Statue of Winston Churchill

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About the author: Paul Pelletier, LL.B., PMP, is a senior executive, corporate lawyer and management consultant specializing in workplace respect. He has over 25 years of management, legal, and PMO, portfolio and project management experience. He serves as member of the PMI Ethics Member Advisory Group. He is a regular presenting at international project management conferences and on His website is Paul’s book, Workplace Bullying: Its Just Bad for Business is available on Amazon.


  1. Thanks @Elizabeth for sharing this article its really informative and that type of article should be in people’s mind for achievement in their project to be a good responsive and efficient work they done. I am agree with your points on the truth about the bullying in project management. and you have really done a very nice job. 🙂

  2. Hey Elizabeth and Paul, this article really caught my eye and is something I’m very interested in with my EI focus. Workplace bullying can, as you say, sometimes be very subtle – with bullies sometimes preferring to prey on someone’s doubt or inexperience. This is where things can become really ambiguous – is it “bullying” or is it “clever use of influence”? In project management land, influence is sometimes all we have so understanding the intent behind its application is crucial.

    I recall a time years ago when I was with a professional services firm managing a project for a client. My project was running late, but the client knew that and was okay with it. Since we were late, however, the revenue from that project would have spilled into a new fiscal year, potentially hurting earnings. I was new to the vendor side of things and the salesperson associated with the account asked me “what about your revenue commitment?” I didn’t know what the hell she was talking about until she tried to insinuate that I needed to bring resources onto that project ahead of schedule so our firm would be able to bill for them – even though we weren’t ready. She also suggested my job might be on the line if I didn’t.

    I never forgot that incident – not just because it was very upsetting (which it was), but because it forced me into a choice, the outcome of which would directly affect my project (since I was the one actually managing it). I think this topic of bullying in project management is *very* important because its consequences can reach far beyond the bully’s target and have important impacts to a project’s future success.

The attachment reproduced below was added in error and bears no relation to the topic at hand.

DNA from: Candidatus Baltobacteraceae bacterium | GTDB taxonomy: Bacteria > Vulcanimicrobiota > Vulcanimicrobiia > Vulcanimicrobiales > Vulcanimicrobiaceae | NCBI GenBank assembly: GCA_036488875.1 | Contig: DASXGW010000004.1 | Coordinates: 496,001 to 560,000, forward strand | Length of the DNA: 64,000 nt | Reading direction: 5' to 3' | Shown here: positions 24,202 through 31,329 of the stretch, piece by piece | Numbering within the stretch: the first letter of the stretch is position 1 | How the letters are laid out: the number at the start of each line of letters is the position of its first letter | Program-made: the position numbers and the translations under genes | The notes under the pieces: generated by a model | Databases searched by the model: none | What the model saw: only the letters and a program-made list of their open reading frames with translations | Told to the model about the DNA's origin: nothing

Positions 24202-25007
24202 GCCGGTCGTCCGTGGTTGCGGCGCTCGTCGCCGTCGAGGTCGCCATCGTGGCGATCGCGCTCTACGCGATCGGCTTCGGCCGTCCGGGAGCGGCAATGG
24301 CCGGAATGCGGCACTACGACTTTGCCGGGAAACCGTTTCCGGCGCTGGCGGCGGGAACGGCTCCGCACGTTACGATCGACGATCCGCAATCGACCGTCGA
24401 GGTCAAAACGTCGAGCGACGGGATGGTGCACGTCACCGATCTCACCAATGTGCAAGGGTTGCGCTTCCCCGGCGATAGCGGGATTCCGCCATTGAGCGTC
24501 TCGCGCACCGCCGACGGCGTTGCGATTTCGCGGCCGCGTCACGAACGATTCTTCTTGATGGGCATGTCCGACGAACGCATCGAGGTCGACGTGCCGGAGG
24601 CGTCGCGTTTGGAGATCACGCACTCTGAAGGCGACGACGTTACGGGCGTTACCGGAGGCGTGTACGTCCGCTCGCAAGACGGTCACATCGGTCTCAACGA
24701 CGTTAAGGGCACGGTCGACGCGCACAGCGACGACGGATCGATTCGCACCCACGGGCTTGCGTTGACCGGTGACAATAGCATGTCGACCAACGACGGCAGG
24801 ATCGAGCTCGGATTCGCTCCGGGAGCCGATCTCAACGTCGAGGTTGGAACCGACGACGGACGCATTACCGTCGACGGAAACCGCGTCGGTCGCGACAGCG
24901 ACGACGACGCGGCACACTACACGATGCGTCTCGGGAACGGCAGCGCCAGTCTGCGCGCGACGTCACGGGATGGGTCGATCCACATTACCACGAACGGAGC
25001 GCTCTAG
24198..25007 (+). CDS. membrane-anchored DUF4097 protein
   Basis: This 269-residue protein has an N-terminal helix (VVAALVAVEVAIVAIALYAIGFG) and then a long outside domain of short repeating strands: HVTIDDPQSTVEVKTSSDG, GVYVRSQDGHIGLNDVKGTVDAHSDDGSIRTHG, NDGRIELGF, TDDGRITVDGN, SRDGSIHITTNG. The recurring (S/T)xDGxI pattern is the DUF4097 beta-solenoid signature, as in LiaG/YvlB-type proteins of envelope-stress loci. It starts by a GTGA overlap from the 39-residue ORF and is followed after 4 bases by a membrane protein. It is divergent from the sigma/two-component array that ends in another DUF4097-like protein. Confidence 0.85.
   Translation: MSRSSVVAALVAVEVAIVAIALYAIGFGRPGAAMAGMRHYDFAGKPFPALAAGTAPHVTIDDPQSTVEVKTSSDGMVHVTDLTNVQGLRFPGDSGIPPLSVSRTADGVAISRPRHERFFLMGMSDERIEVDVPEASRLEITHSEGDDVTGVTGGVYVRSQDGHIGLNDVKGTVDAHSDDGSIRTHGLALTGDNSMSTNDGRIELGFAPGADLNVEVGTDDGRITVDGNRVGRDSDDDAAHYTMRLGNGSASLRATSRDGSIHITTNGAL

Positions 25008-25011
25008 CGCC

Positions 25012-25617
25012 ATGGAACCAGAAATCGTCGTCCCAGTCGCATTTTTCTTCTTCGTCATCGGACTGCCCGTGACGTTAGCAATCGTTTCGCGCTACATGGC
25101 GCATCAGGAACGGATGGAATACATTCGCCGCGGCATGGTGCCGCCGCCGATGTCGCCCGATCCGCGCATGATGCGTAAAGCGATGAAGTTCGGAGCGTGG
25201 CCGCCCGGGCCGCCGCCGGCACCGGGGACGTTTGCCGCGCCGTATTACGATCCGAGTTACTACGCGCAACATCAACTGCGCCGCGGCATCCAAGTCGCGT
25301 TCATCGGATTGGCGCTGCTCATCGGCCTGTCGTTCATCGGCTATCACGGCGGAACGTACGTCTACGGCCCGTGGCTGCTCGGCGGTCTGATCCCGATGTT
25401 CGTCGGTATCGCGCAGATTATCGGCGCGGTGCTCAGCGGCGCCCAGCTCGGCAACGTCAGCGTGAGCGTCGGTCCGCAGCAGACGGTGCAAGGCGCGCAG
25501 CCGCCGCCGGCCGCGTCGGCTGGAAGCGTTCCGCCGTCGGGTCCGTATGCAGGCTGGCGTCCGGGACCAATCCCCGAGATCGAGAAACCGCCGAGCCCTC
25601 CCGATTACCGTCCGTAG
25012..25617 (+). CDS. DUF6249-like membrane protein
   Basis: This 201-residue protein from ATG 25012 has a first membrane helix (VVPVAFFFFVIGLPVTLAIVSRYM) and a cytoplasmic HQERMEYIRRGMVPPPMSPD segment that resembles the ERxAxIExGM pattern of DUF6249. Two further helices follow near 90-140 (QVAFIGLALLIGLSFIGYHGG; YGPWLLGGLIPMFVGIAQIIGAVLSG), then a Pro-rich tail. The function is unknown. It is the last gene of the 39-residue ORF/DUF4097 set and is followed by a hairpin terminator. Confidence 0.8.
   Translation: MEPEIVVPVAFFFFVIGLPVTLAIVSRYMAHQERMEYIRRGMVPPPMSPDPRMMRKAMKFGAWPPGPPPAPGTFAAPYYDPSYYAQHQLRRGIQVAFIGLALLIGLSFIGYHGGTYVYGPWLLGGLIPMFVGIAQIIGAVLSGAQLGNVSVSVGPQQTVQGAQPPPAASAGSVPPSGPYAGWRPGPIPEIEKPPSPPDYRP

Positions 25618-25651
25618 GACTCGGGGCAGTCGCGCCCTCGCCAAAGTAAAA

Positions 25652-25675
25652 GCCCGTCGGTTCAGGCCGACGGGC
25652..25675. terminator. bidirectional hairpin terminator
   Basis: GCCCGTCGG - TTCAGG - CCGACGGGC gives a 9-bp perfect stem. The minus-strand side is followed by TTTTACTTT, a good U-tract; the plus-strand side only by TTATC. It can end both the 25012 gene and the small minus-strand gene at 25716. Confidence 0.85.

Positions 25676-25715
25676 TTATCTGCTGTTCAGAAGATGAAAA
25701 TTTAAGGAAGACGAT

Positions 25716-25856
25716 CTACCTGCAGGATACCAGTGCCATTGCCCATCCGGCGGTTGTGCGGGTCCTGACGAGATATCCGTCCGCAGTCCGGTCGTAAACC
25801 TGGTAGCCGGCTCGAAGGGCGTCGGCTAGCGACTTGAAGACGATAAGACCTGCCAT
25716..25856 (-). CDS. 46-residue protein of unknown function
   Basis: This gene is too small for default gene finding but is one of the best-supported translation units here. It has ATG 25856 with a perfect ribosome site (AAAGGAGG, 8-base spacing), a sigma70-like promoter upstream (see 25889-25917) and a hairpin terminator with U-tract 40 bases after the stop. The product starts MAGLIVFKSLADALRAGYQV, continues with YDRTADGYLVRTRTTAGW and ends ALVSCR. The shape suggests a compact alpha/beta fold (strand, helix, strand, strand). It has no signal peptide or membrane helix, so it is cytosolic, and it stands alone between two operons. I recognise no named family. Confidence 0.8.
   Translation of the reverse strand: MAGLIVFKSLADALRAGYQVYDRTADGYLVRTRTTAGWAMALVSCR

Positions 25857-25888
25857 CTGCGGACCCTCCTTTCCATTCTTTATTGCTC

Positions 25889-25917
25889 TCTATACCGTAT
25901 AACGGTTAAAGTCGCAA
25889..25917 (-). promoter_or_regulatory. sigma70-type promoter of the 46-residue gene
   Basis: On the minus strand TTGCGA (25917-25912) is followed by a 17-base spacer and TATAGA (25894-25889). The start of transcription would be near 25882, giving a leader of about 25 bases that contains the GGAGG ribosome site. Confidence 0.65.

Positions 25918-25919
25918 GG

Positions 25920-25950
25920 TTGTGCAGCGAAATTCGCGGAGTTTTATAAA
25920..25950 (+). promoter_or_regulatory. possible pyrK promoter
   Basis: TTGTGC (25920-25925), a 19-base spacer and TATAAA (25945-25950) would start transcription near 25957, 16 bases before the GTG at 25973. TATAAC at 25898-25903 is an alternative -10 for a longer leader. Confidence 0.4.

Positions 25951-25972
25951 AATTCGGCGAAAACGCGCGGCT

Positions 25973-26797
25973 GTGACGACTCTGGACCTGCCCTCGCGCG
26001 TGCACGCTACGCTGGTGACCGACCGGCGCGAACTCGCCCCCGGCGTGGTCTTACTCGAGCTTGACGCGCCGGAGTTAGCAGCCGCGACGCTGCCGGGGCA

1. Hello Mr. Crane,

      Thank you for your story and feedback. Sounds like you were openly threatened and the language used is typical of a bully. However, as you say, it’s also typical of someone under stress with different priorities who is asserting her influence (albeit in an inappropriate way). It wasn’t very subtle but the key to determining if there is a bully at play is the existence of a pattern of behaviours. A single event is often someone responding poorly to a crisis or not thinking before speaking. Often, when you raise the issue afterwards (and I recommend that you do), a sincere apology results. Multiple events represent a much different issue and require using your knowledge in order to draw reasoned conclusions.

      Given your EI focus, this is absolutely an issue that is of importance. I agree that, especially at first, much bullying-type behaviour is hard to classify. Is it rudeness? Is it disrespectful? Is it bullying? Is it harassment? Or even worse, is it discrimination?

      The answer isn’t often clear and that is why it’s important that everyone understand the nature of workplace bullying, how it impacts people, projects and organizations, what is going on and how to cope with it. I’m giving a webinar on “Coping Strategies for Bulling in PM ” on on Sept 16. You might want to attend.

      The work that my consulting firm does with our clients often starts with awareness/educational training. In quite a few cases, that triggers a realization that the organization has instances of bullying going on which leads to more in-depth work (creating Respectful Workplace Policies, investigations, conflict resolution, in-depth training).


  3. Paul,

    Great article. It gave me cause to think about those times when I had heard about this behavior but had not witnessed it. It seemed very unreal at the time.

    Have you heard any stories of bullies getting walked out or fired, as opposed to promoted? In my experience, when confronted by these people, the other staff often leave quickly – so quickly it’s noticed by management. Good management takes on this test with inquiring and open minds – incompetant management doesn’t know better.

    Thanks again for bringing up this conversation. It’s one we should probably have more often.

    1. Hello Deb,
      Thank you for your comments and feedback. You are absolutely right – good management addresses the problem head on – but with fairness, confidentiality and thoroughness. I do know of stories where the bully has ultimately been fired. Unfortunately, this event only occurred at the point where the business had no choice or they could risk being in very unpleasant legal, reputational or financial hot water. Usually, it’s after the bully has caused significant negative impacts to the organization. In other words, when the evidence about the problem was irrefutable.
      Sadly, rare is the organization that has effective leaders, processes and staff to deal with the problem from the moment it starts.